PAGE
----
Mayor Rescinds Recreation Department Nike Ban

Paul Steinbach Headshot

A switch regarding the swoosh. Ben Zahn, the Kenner, La., mayor who last week banned his parks and recreation department from using taxpayer or booster funds to purchase Nike apparel for nine youth playgrounds has changed his mind amid political and legal pressure.

Zahn issued his directive Sept. 5, two days after Nike launched an advertisement marking the 30th anniversary of the company's "Just Do It" campaign with controversial former NFL quarter Colin Kaepernick as its focus. In the ad, Kaepernick, a divisive figure ever since sitting or kneeling during the national anthem before games beginning in August 2016 to protest racial injustice, is pictured with the caption, "Believe in something. Even if it means sacrificing everything."

The ad prompted personal boycotts of the Nike brand across the country (even though sales have spiked since the ad's debut), but Zahn's ban drew national attention. That is what he regrets most, stating that his directive "placed Kenner in a false and unflattering light on the national stage." He rescinded it on the advice of the city attorney in the hopes of "bringing this city back together."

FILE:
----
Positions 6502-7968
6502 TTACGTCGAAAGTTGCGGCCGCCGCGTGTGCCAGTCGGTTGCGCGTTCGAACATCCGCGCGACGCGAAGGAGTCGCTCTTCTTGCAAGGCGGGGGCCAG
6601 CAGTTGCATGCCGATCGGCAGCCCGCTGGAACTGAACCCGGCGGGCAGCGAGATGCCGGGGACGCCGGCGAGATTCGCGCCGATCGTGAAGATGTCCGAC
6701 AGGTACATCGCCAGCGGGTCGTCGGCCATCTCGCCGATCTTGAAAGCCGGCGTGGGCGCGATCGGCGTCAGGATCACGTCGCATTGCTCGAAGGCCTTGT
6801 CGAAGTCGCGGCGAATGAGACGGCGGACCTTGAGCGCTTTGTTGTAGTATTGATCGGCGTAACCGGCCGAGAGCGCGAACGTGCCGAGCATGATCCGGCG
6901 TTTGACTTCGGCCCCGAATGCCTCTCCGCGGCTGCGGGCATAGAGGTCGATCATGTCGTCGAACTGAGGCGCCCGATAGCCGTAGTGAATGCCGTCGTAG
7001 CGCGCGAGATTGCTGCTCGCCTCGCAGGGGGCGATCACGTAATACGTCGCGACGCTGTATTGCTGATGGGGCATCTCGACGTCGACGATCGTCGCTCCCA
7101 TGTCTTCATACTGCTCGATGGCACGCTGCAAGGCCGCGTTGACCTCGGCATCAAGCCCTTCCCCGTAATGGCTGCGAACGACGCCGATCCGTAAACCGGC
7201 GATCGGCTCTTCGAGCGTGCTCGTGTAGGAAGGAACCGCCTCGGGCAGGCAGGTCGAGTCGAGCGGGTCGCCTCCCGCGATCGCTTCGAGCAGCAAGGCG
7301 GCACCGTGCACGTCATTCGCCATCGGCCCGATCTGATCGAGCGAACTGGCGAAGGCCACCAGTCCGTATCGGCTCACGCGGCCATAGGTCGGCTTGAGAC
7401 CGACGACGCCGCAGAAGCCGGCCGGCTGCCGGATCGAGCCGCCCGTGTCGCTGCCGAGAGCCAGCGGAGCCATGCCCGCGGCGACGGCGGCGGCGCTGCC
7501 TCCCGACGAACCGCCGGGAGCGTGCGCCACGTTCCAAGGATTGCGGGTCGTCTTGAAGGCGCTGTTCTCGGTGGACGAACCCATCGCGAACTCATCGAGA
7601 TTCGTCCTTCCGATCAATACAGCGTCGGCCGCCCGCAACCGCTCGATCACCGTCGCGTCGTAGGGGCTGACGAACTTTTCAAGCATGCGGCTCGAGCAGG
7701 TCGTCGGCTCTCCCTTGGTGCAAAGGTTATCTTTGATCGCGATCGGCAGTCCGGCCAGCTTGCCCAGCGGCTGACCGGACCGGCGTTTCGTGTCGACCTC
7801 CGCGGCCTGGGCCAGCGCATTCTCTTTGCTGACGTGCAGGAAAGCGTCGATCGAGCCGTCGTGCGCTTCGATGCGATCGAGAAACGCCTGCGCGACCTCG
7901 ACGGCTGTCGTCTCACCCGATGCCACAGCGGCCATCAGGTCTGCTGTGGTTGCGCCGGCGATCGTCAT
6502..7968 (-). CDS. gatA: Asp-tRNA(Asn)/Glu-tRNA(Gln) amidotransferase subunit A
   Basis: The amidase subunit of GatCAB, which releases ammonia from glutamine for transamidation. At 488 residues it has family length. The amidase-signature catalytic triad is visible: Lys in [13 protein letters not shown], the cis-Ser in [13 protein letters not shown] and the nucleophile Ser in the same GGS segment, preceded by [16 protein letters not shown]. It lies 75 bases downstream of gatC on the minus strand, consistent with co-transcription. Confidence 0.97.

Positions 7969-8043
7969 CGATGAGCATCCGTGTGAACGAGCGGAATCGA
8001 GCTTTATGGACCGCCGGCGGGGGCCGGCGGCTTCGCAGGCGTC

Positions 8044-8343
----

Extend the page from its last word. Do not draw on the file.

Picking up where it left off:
According to The Times-Picayune of New Orleans, two critics of the original directive voiced their satisfaction in its reversal. 

"I was completely against the policy. I support inclusion and social justice," said Jefferson Parish Councilman Mark Spears Jr., generally an ally of Zahn's in his previous time on the Parish Council. "I have been in communication with Mayor Zahn to voice my disapproval with this policy and am grateful the policy has been rescinded."

"We're pleased the mayor reconsidered his divisive stance and rescinded this unconstitutional policy," said Alanah Odoms Hebert, the executive director of the ACLU of Louisiana. "The reversal of this ban is good news for the people of Kenner and all Louisianians, who have a constitutional right to express their political views free from government censorship or discrimination."

When Zahn was asked if he sought legal advice before issuing the ban in the first place, he stated, "There was consulting, but the city attorney at that point was understanding the motivation, what I was trying to do, and the Legal Department has stood behind that. But of course now we are seeing where this is going and we wanted to stop."

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